Pythonic way to determine if one char of many in a string
__peter__ at web.de
Wed Feb 18 15:12:45 EST 2009
Steven D'Aprano wrote:
> On Wed, 18 Feb 2009 07:08:04 +1100, Jervis Whitley wrote:
>>> This moves the for-loop out of slow Python into fast C and should be
>>> much, much faster for very large input.
>> _Should_ be faster.
> Yes, Python's timing results are often unintuitive.
> It seems to me that I was mistaken -- for large enough input, the running
> time of each version converges to approximately the same speed.
No, you were right. Both any_test() and for_test() use the improvement you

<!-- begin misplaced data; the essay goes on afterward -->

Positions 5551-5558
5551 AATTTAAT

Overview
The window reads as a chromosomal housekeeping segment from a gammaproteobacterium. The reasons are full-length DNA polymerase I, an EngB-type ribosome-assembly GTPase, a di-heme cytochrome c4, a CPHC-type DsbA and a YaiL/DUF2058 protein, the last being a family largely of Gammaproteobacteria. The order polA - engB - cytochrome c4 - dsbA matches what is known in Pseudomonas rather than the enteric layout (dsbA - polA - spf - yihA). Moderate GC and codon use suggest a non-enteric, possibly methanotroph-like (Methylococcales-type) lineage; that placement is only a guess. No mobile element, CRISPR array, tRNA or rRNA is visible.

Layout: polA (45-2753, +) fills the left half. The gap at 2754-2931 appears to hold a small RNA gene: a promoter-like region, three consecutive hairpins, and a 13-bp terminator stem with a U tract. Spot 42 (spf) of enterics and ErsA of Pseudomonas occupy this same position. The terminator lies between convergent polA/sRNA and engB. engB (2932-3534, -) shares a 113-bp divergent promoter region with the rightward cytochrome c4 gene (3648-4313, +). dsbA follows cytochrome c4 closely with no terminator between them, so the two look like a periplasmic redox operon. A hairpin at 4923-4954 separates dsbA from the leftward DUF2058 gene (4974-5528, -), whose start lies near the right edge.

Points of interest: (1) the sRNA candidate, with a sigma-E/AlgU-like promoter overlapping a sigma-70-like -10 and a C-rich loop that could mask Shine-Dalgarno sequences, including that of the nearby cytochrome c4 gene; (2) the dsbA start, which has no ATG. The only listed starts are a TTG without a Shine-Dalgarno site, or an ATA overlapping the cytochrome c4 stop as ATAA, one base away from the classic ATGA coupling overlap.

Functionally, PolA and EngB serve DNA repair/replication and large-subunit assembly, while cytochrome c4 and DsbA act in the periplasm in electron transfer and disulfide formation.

suggested, i. e. loop over the vowels, not the characters of the word.
Here's the benchmark as it should have been:
$ python -m timeit -s'word = "g"*10000' 'any(v in word for v in "aeiouAEIOU")'
1000 loops, best of 3: 314 usec per loop
$ python -m timeit -s'word = "g"*10000' 'any(c in "aeiouAEIOU" for c in word)'
100 loops, best of 3: 3.48 msec per loop
Of course this shows only the worst case behaviour. The results will vary
depending on the actual word e. g. "Ug..." or "g...a".
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